• VasorelaxantsVasorelaxants: A methanolic extract from seeds of Peganum harmala exerted vasodilatory effects on rat aorta via adenosine monophosphate (AMP) phosphodiesterase inhibition (197). The extract noncompetitively blocked the alpha1-adrenoceptors. These vasorelaxant effects were potentiated by isoprenaline, a beta-agonist, and negatively affected by the nonspecific phosphodiesterase inhibitor 3-isobutyl-1-methylxanthine (IBMX).
  • YohimbeYohimbe: In animal research, clonidine attenuated harmaline-induced tremors in a dose-dependent manner (169). This protective effect was not completely blocked with pretreatment of yohimbine.

Syrian rue/Food Interactions:
  • SucroseSucrose: Harmaline is reportedly a full competitive inhibitor of sucrose; however, based on rabbit brush border, alkali metals were found to completely reverse the inhibitory activity of harmaline on sucrose (207).
  • Tyraminecontaining foodsTyramine-containing foods: Beta-carboline alkaloids (harmine, harmaline, harmalol) of Peganum harmala are known to possess potent monoamine oxidase inhibitory properties, which, in turn, may inhibit the catabolism of dietary amines (4; 208). In reserpine-pretreated dogs, harmine potentiated the pressor responses to tyramine (209). Sufficient MAO-inhibition may lead to hypertensive crisis if Peganum harmala is consumed with tyramine-containing foods such as aged cheese, aged or cured meats, fava beans, sauerkraut, soy sauce, or tap beer.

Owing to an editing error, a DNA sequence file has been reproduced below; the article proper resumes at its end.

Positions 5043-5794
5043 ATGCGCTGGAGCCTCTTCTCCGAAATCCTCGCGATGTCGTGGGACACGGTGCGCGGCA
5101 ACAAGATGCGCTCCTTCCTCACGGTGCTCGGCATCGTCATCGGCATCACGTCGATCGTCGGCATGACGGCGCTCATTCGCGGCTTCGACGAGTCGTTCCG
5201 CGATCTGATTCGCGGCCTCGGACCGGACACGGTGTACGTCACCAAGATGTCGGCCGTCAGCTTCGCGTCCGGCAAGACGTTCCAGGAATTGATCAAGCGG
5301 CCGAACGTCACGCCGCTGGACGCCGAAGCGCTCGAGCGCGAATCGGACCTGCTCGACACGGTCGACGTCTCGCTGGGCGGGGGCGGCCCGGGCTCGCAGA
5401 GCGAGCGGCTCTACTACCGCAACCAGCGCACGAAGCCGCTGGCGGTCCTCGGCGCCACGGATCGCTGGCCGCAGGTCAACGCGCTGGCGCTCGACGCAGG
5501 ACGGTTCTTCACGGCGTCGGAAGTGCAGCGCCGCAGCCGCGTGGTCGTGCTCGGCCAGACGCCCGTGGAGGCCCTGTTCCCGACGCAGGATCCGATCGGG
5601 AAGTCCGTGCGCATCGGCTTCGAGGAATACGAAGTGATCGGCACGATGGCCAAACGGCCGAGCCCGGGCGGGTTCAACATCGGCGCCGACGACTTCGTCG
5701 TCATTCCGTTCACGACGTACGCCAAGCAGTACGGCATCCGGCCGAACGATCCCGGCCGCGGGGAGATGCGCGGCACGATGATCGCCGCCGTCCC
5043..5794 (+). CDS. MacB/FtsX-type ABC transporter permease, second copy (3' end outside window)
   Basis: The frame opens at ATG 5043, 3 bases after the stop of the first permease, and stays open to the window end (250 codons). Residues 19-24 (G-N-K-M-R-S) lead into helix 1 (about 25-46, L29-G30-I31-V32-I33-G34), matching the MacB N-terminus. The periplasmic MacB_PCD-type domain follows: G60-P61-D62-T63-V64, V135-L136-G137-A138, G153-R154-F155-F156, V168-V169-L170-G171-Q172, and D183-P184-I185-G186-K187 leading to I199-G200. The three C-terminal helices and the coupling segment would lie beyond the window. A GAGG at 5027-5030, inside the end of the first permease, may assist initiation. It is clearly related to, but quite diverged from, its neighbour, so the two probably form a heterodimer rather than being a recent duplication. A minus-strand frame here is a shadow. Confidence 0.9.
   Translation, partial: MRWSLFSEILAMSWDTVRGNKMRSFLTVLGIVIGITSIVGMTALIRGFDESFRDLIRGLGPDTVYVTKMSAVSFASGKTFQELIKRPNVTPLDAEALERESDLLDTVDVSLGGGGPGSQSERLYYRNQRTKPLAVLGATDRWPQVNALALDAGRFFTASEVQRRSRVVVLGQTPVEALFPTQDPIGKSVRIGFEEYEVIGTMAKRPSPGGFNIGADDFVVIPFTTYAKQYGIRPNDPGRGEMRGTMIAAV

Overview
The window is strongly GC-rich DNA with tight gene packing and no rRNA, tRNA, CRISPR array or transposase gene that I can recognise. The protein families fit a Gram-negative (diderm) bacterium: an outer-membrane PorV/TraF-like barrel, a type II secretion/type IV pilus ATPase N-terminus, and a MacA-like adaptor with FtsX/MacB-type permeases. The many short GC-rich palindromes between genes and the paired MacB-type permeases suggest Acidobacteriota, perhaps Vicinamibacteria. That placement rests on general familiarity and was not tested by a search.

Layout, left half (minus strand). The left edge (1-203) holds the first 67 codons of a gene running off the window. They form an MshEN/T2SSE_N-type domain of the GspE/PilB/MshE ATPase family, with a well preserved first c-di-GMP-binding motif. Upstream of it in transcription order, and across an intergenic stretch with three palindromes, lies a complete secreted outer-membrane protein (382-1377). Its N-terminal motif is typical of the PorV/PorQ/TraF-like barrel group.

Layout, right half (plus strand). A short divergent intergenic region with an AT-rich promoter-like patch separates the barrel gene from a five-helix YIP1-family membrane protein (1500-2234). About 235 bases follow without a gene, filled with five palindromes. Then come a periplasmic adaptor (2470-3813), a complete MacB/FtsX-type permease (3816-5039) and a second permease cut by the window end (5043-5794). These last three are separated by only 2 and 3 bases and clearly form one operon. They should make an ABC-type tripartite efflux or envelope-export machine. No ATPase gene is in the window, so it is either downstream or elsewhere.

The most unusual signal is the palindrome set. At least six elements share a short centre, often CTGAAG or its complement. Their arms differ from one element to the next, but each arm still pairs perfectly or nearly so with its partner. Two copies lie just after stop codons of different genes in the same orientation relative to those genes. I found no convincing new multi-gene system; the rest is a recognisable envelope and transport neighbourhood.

Syrian rue/Lab Interactions:
  • AcetylcholineAcetylcholine: Levels of striatal acetylcholine increased with harmaline administration in experimental animal research (210). This increase was potentiated when harmaline was administered with 5-hydroxytryptophan. Intravenous administration of harmine potentiated the effects of acetylcholine (128).
  • Adrenocorticotropic hormone (ACTH) levelsAdrenocorticotropic hormone (ACTH) levels: Chronic administration of harmine (15mg/kg daily for seven days) was found to normalize ACTH circulating levels in animals exposed to chronic mild stress (79).
  • Blood pressureBlood pressure: Harmine reduced systemic arterial blood pressure and total peripheral vascular resistance; harmaline displayed similar initial decreases, but they were followed by a secondary increase; and the effects of harmalol have been found to be inconsistent (137).
  • Body temperatureBody temperature: According to historical use and animal research, the seeds of Peganum harmala and beta-carboline constituents (harmine and harmaline, specifically) may cause hypothermia (35; 7; 142; 143).
  • BradykininBradykinin: In animal research, harmaline-induced climbing fiber activation caused release of corticotrophin release factor (CRF) in the rodent cerebellar cortex (198).
  • Brain-derived neurotrophic factor (BDNF) protein levelsBrain-derived neurotrophic factor (BDNF) protein levels: High dosages of harmine (acute: 30mg/kg and chronic: 10 and 15mg/kg for 14 days) were found to increase brain-derived neurotrophic factor (BDNF) protein levels (78; 80; 79).
  • Calcitonin gene-related peptide (CGRP)Calcitonin gene-related peptide (CGRP): In animal research, harmaline induced climbing fiber activation, causing a release of CGRP in the rodent cerebellar cortex (198).
  • Corticotropin-releasing factor (CRF)Corticotropin-releasing factor (CRF): In animal research, CRF expression within the inferior olivary complex increased after harmaline administration (198; 8).